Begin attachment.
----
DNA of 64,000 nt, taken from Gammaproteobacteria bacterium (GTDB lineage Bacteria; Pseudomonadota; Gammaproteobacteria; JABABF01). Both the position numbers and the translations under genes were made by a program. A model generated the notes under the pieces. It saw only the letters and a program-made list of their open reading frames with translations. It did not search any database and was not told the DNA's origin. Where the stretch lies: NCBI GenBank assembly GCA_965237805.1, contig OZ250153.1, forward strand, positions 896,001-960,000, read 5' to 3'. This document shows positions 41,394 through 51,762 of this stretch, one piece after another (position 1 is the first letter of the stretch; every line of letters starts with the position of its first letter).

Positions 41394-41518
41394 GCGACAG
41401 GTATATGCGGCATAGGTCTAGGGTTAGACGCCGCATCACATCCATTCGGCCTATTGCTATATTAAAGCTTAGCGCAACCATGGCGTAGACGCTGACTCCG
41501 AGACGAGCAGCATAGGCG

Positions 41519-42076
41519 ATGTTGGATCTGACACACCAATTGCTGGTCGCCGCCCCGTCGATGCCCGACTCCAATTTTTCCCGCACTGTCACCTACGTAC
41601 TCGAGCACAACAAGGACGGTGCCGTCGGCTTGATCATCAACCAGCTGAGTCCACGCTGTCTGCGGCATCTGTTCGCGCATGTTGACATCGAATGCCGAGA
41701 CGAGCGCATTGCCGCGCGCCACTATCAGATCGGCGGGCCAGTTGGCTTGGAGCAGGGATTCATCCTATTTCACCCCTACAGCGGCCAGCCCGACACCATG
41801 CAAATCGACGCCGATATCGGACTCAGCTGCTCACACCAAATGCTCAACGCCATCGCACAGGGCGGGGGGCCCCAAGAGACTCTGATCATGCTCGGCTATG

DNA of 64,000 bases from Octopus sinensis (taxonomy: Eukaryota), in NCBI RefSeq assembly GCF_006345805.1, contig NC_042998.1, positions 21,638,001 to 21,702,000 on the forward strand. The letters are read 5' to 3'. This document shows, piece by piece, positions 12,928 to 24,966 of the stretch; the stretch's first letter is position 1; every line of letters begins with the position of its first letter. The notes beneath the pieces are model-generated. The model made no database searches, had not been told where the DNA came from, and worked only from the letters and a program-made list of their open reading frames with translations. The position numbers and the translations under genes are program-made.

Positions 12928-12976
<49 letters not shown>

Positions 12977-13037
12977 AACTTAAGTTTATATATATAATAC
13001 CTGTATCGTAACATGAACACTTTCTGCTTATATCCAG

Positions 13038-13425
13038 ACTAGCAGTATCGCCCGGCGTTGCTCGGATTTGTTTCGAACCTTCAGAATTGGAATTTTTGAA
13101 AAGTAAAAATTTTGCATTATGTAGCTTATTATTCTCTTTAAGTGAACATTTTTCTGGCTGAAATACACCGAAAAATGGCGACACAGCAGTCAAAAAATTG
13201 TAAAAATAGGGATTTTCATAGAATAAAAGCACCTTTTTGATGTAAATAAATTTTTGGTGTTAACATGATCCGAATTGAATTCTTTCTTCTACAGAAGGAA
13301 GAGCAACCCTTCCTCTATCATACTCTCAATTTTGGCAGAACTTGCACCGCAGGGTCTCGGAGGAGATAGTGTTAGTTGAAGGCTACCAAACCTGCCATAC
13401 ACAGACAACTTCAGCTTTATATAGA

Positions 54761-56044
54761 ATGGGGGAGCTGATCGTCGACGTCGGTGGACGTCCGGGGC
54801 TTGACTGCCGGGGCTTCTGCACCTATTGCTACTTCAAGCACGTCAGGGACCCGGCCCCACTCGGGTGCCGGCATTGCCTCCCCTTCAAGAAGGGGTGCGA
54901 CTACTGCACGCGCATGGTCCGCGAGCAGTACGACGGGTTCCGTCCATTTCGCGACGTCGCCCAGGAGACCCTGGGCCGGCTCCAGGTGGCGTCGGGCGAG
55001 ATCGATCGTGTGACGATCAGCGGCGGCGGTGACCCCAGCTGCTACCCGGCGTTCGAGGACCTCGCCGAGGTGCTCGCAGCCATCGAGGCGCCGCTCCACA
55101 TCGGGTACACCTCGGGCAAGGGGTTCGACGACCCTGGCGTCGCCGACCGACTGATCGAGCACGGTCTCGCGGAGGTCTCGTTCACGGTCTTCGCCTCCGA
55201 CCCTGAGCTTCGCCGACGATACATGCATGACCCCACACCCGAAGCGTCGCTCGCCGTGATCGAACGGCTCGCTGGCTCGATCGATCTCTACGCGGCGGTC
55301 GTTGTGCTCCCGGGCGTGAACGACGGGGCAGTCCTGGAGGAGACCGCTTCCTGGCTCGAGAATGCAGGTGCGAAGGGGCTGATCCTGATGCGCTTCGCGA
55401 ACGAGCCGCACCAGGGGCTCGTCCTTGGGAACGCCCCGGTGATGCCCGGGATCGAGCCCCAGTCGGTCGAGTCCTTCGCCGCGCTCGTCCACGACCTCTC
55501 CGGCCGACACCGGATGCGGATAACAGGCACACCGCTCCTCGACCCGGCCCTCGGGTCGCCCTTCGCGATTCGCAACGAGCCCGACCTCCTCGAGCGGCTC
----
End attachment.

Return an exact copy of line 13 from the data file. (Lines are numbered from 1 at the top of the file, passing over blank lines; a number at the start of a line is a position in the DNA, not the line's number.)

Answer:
<49 letters not shown>